“The only bus we ever had was Nick’s tour bus, which carried journalists and his staff, which is different to offering transport to bring activists into a seat to campaign. I would’ve loved to have the extra money to spend on transporting activists, but it simply didn’t happen.”

The LibDem spokesman insisted a Guardian report claiming the bus was used to transport activists “was wrong”. 

Here is photographic evidence of the LibDem battle bus being used to transport activists:

lib dem battle bus

According to LibDemVoice, these pictures show “Chipping Barnet candidate Marisha Ray and friends about to board“. Inside was campaigner “Alex Feakes and his daughter”. The article even confirms where these activists were ferried: “The bus’s maiden voyage took it from London to Oxford West and Abingdon”. These people aren’t Clegg’s team or members of the press. The LibDem battle bus demonstrably was used to transport activists, despite the party saying “this simply didn’t happen”. You just can’t trust those lying LibDems…

Top LibDem Avoided Overspend By Not Declaring Battle Bus

This video shows the LibDem election battle bus rocking up in Duncan Hames’ Chippenham constituency on April 29 2015. At the time the Guardian reported the bus was used by the LibDems to ferry activists from London to constituencies around the country so they could deliver leaflets. It was used for local campaigning in individual seats, just like the buses hired by the Tories and Labour

Below is the short campaign spending return submitted by Duncan Hames. Despite the bus being used for his local campaign, Hames declared Nil transport costs:

As you can see, Hames’ spending limit for the short campaign was £15,236.61. He came very close to the limit, within just £98, spending £15,138.20. If he had declared the bus in his short campaign spend, Hames would have breached the rules. This is therefore going to be a particularly tricky one to explain. The Tories were at it, so were Labour, and so were the LibDems…

UPDATE: Despite briefing the Guardian that the bus “will take party campaigners around the country over the next six weeks running up to the general election”, the LibDems now deny that ever happened and say this bus was only ever used by Clegg, his staff and press, and no door-knockers. Worth reading the Guardian report of the bus tour however:

“Activists, the majority of whom had been bussed up from London, visited nearby residential streets to deliver leaflets and put up the 300th Lib Dem stake board in the constituency.”

The LibDems say that report was wrong and all of this didn’t happen…

CCHQ’s Battle Bus Guidance Revealed


Where do the Tories stand on the election fraud scandal? They are bang to rights on failing to declare £38,000 of hotel bills for Tory activists, blaming an “administrative error”. The issue of transport – the fabled “battle buses” – is contested. There are three outcomes here. Are CCHQ right when they say they’ve done nothing wrong? Did they breach the rules on national and local spending? Or was there a conspiracy to hide spending from the official declarations?

Leaked emails reveal CCHQ told their local campaign teams that the cost of hotels and battle buses would be “accounted for out of central campaign spend”. It stressed transport within the seat was not included: “For legal reasons the Battlebus cannot ferry people around the seat”.

The arrangement had the “personal sponsorship” of Grant Shapps, was “signed off” by Lynton Crosby, Stephen Gilbert and Lord Feldman, and was “supported by Deborah Feldman’s Team in CCHQ“. That’s Lord Feldman’s sister.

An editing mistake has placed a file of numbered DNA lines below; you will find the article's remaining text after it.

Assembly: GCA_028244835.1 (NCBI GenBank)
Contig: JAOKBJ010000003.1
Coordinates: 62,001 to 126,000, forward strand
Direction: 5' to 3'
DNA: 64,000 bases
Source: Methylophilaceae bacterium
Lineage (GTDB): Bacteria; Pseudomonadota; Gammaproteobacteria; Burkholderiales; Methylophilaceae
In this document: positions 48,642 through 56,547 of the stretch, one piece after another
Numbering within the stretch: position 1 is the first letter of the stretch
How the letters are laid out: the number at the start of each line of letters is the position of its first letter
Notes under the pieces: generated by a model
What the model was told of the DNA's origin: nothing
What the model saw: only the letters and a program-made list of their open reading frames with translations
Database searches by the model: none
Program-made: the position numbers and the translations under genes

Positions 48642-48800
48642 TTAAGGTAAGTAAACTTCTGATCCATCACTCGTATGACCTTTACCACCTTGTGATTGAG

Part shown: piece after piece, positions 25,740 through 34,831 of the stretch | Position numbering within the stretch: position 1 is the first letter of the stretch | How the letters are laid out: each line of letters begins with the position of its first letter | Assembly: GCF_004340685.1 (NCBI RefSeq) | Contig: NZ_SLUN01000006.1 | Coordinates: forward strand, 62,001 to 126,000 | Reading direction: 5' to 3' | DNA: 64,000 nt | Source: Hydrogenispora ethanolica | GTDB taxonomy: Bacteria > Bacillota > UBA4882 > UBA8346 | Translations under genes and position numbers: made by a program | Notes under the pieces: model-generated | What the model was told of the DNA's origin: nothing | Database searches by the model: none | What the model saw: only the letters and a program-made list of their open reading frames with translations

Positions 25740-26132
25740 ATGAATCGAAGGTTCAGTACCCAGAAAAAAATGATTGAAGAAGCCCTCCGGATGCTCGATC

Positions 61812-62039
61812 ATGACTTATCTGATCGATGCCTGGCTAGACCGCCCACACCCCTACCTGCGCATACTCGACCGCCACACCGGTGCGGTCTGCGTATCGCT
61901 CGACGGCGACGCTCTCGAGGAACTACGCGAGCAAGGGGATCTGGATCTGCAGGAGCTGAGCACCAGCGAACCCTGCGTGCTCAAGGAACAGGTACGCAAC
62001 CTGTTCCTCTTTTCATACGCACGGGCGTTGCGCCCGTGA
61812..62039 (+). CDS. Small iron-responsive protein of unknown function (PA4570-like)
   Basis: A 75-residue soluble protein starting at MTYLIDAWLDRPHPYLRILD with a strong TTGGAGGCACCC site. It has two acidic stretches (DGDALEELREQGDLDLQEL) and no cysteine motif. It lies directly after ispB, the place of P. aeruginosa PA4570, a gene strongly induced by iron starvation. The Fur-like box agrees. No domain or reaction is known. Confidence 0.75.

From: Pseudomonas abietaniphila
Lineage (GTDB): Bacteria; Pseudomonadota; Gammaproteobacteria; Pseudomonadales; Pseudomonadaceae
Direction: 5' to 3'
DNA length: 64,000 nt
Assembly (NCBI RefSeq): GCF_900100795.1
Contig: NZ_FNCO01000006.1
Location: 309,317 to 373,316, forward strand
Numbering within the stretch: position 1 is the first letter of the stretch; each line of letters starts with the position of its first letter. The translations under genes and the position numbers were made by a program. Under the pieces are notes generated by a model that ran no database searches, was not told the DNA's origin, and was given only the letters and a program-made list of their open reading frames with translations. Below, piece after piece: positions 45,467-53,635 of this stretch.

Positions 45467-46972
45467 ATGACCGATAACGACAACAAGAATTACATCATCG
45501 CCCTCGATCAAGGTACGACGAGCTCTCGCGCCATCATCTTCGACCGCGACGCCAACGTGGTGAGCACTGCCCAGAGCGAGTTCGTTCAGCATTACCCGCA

The good news for the Tories is this shows they did see battle buses as part of the national campaign all along, and demonstrates they were taking steps to abide by spending laws. So they can argue there wasn’t a conspiracy to hide the cash. The bad news? If the cops find it should have gone down as local spend, the party chairman and his sister are implicated…

MPs Pay Family Members £21 Million


+ 139 MPs’ family members employed on the public payroll +

+ 1 in 4 MPs have employed a relative +

+ Relatives’ salaries “significantly higher” than other employees +

+ Pay rises awarded “at twice the rate” +

IPSA releases its consultation on MPs’ expenses this morning – the most eye-catching revelation is that MPs pay family members more than other staff, and are more likely to give pay rises to family members.[…]


Rotten Robertson at the Races

Robertson Race Course

Last month Guido looked at the murky goings on around Tory MP Laurence Robertson, who was then referred to the Standards Commissioner over allegations of cash-for-access. Well, he’s at it again…

Robertson has received four fully-funded racecourse trips from bookmakers Gala Coral, Ladbrokes and William Hill, as well as two further trips from course owners The Jockey Club.[…]


Osborne Exempts “Politically Exposed Persons” From Money Laundering Checks

MPs complained earlier this year that they are being hounded “like African despots” following anti-money laundering checks from banks like HSBC. These checks are designed to ensure money isn’t being funnelled into criminal gangs or other corrupt arrangements. Charles Walker was furious that MPs and their families are on the list of “Politically Exposed Persons”, the automatic anti-money laundering watch list used by banks:

“It is ridiculously heavy-handed for banks to treat British MPs and their families in this aggressive way.



Feldman Gets Cricked

An out of breath Michael Crick at his best…[…]


Standards Chairman Quits Over Conflict Allegations

Kevin Barron, chairman of the Standards committee troughers’ union, has stepped aside after being embroiled in a conflict of interest row. You almost couldn’t make it up.

Dear Kathryn,

You may be aware of an article published in the Daily Telegraph today entitled “MPs Standards Chief in breach of Rules”.



Cash-For-Access MP Faces Standards Commissioner Probe

Laurence Robertson, the Tory MP at the centre of a cash-for-access row following Guido’s two stories yesterday, has been reported to the Standards Commissioner. Edward Buxton, who was Labour’s candidate in Robertson’s Tewkesbury seat, writes to Kathryn Hudson:

Dear Mrs Hudson,

I wish to refer you to the recent allegations that have been made regarding my local Member of Parliament Laurence Robertson and his award of a parliamentary pass to a lobbyist​. 



Cash-For Access Tory MP Paid £30,000 By Lobbyist’s Client

This morning Guido revealed a Tory MP has given a parliamentary pass to a lobbyist who paid him thousands of pounds. Laurence Robertson was paid £10,000 by a firm run by Jennifer Bryant-Pearson, for whom he subsequently arranged a parliamentary pass.[…]


Tory MP Cash For Access: Pass For Lobbyist Who Paid Him Thousands

A Tory MP has given a parliamentary pass to a lobbyist who paid him thousands of pounds. Laurence Robertson, the infamous cad who employed both his wife and girlfriend on the taxpayer, has authorised access to the parliamentary estate to Jennifer Bryant-Pearson.[…]